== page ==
Pigs were brought to Australia on the First Fleet. By the 1880s, feral pigs were causing sufficient problems to farmers to warrant their control in the Darling, Lachlan, Murrumbidgee and Murray River catchments.
Feral pigs have various impacts on the environment, including:
- eating or destroying native plants and animals
- wallowing in, fouling and disturbing soils in dams, waterholes and other moist or swampy areas
- digging for food which can have major impacts on vegetation and forest litter, particularly along drainage lines and around swamps and lagoons, or after rain when the ground is softer, all actions that destabilise stream banks and accelerate erosion.
Feral pigs also prey on new-born lambs, eat and destroy grain crops and pastures, and damage fences. They carry endemic diseases such as leptospirosis, brucellosis and meliodosis. Feral pigs are also a potential host of foot and mouth disease, should it ever be introduced into Australia.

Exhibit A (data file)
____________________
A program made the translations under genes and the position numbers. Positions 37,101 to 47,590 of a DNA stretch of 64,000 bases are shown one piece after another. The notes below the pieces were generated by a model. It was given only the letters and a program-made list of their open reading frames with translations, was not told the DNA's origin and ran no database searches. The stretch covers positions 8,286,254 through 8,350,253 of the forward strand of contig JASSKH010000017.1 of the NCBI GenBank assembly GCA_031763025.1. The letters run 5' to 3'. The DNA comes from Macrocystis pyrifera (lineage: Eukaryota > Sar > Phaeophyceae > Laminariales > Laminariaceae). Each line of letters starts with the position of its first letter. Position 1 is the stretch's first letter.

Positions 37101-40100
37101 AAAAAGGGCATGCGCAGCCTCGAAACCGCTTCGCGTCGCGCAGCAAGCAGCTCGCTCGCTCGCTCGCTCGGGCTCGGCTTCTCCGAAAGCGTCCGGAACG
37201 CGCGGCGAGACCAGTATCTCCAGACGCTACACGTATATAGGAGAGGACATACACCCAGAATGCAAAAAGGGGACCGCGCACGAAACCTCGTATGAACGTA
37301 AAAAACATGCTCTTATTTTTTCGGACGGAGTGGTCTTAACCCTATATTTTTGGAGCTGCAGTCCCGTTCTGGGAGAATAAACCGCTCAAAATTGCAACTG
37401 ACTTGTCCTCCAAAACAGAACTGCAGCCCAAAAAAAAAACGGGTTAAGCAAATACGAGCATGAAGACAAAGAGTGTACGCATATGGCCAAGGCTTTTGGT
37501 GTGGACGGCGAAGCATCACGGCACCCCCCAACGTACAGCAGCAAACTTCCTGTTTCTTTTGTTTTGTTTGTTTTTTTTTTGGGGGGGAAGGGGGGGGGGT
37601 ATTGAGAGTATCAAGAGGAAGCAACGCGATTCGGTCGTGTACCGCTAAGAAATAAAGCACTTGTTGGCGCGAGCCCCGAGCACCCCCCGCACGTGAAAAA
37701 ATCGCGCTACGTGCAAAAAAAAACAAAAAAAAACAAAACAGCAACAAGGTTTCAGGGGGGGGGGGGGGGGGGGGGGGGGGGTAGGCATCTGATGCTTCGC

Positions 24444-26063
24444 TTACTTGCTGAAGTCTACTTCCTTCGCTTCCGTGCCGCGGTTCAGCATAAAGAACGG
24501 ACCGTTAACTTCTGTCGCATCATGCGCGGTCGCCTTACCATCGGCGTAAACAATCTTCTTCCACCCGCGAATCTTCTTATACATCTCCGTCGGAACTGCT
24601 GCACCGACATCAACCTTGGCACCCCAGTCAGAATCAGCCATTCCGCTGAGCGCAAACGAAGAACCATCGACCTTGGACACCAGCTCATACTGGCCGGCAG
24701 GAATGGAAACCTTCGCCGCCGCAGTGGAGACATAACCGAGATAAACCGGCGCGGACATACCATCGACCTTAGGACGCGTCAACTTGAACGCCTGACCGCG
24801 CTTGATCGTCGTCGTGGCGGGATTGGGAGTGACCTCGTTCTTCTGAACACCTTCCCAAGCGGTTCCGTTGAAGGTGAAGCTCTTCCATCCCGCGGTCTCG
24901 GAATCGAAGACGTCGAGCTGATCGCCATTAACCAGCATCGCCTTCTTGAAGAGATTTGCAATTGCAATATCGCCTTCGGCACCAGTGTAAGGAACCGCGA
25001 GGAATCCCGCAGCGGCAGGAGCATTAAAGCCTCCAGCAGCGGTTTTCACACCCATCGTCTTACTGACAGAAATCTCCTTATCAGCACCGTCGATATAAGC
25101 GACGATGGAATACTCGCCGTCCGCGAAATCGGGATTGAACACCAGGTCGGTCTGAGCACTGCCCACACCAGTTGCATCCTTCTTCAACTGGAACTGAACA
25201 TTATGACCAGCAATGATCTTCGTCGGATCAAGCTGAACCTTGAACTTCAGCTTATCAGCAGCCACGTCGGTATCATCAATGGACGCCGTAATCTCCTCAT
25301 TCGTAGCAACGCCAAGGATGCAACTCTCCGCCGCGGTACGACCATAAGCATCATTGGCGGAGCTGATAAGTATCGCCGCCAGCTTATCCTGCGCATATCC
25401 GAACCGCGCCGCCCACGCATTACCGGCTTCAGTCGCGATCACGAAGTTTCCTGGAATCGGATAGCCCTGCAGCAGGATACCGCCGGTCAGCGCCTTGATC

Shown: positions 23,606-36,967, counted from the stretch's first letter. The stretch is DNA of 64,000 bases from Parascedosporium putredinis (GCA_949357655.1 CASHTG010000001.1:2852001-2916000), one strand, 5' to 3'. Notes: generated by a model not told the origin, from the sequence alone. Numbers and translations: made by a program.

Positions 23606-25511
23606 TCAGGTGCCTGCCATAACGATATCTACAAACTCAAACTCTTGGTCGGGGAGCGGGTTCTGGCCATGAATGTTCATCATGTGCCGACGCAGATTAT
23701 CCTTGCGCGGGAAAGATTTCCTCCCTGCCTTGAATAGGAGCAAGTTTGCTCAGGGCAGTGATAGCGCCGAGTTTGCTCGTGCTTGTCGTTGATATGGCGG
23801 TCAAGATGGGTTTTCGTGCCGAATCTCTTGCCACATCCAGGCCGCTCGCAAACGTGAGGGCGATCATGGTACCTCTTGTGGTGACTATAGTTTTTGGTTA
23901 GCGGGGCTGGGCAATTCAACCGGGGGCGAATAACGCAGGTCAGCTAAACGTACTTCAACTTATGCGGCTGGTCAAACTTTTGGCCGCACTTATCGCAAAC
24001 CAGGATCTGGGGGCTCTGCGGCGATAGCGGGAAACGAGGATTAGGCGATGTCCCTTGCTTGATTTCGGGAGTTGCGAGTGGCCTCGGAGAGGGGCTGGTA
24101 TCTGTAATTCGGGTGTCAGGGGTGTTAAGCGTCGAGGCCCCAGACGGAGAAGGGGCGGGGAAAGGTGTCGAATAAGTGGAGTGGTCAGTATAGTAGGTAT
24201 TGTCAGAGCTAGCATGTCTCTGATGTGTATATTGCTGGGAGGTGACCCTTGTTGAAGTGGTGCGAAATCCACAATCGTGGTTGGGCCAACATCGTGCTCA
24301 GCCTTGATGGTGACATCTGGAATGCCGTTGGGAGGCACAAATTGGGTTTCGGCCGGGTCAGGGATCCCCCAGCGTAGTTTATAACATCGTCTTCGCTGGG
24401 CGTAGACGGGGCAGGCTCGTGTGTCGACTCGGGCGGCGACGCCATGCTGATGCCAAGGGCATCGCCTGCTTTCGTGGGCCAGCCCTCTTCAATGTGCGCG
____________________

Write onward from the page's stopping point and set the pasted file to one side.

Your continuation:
Feral pigs - fact sheet
Get an introduction to this pest animal, and find out about some NPWS feral pig control programs in NSW.
Feral pigs - key threatening process listing
The NSW Scientific Committee has declared 'predation, habitat degradation, competition and disease transmission by feral pigs' a 'key threatening process' in NSW. See its reasons for making this declaration.
Page last updated: 03 November 2011